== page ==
|Publication number||US5625579 A|
|Application number||US 08/241,316|
|Publication date||Apr 29, 1997|
|Filing date||May 10, 1994|
|Priority date||May 10, 1994|
|Publication number||08241316, 241316, US 5625579 A, US 5625579A, US-A-5625579, US5625579 A, US5625579A|
|Inventors||William D. Hinsberg, III, Frances A. Houle|
|Original Assignee||International Business Machines Corporation|
|Export Citation||BiBTeX, EndNote, RefMan|
|Patent Citations (44), Non-Patent Citations (36), Referenced by (21), Classifications (12), Legal Events (4)|
|External Links: USPTO, USPTO Assignment, Espacenet|
The invention generally relates to the field of simulation of mechanistic kinetic processes, such as physical or chemical processes. More specifically, the invention relates to an improvement in efficiency of simulation of such processes, where equilibrium conditions are encountered.
Certain types of simulators, which simulate processes such as chemical reactions, have operated by solving differential reaction-rate equations. See, for instance, the introductory portion of Gillespie, "Exact Stochastic Simulation of Coupled Chemical Reactions," Journal of Physical Chemistry, vol. 81, page 2340 (1977). Because such equations usually cannot be solved analytically, computerized numerical approximations have been used. However, such simulations are based on the not-always-realistic premises that the reactions are continuous and deterministic. First, computerized numerical solutions of such differential equations are inherently based on discrete points in time, rather than on a continuous time flow. Also, in the context of simulation through solution of such differential reaction rate equations, Gillespie describes "deterministic" as being an unrealistic condition, because molecular populations can only change by discrete integer amounts, and because the exact positions and velocities of the individual molecules, which must be taken into account for a fully deterministic analysis, are not available.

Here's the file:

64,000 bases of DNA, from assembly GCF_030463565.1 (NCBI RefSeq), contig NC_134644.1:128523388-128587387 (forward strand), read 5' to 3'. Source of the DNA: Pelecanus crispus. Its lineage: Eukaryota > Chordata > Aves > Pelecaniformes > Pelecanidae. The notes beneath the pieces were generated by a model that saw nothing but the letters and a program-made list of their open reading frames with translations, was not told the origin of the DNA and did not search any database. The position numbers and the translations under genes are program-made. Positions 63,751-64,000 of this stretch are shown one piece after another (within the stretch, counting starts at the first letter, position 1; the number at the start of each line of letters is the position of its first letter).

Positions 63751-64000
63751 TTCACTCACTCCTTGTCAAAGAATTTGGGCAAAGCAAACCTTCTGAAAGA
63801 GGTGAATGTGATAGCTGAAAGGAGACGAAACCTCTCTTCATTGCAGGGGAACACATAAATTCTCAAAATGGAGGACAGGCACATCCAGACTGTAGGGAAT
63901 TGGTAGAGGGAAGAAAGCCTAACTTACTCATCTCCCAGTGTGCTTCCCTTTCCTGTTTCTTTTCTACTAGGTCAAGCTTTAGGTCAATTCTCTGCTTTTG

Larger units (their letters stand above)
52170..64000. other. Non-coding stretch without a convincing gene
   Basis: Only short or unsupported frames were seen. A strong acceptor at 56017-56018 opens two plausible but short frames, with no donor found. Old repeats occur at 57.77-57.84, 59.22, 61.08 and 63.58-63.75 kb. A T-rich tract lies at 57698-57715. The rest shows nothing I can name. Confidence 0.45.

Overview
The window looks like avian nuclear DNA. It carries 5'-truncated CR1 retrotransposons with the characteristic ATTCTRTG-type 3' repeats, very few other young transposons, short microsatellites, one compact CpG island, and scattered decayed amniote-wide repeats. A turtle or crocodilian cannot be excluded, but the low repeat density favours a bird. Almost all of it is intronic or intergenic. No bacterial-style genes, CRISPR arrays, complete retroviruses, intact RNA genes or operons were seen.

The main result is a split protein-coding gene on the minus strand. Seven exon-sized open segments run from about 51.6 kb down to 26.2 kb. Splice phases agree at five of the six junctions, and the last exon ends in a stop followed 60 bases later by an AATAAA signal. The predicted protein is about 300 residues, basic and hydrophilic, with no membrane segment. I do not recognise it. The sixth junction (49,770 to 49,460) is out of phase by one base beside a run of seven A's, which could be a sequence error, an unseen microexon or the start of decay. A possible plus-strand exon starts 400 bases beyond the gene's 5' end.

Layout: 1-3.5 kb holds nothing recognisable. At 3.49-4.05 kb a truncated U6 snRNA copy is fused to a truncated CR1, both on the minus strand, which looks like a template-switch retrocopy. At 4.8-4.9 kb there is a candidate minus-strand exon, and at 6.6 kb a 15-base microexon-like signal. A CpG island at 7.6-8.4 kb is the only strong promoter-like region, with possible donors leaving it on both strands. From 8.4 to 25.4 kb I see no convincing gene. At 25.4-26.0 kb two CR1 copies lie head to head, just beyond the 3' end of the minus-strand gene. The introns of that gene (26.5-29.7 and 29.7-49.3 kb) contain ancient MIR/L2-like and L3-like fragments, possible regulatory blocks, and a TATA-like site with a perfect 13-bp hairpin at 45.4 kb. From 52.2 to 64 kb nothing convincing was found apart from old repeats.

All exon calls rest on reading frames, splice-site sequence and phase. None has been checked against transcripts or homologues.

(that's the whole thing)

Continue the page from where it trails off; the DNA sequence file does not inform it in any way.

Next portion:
By contrast, stochastic simulators have been used to make discrete time simulations of chemical processes. Stochastic simulators operate by tracing a set of individual events which may occur over a time period during which the process is to be simulated. The simulators operate in a stepwise fashion, in terms of an independent state variable. The independent state variable is typically time, and the simulation operates over a given domain of values for the independent state variable, such as from an initial time to a conclusion time, or from an initial state at an initial time until a final state is reached.
The simulator makes a determination that each of the events has a certain probability of occurrence, which is determined by the system conditions and material properties, at any specific point of time. Typically, the probability is a function of the concentrations of the reactants, and of other factors such as temperature, pressure, etc. In a predefined time-window or interval, which is commonly referred to as a time step, any one of the simulated events may occur. There is, on the average, one occurrence of an event within a time step when the length of that time step is selected to be equivalent to the inverse of the total probability of occurrence of all events. The likelihood of occurrence of a certain event within that time step is proportional to the rate for that individual event.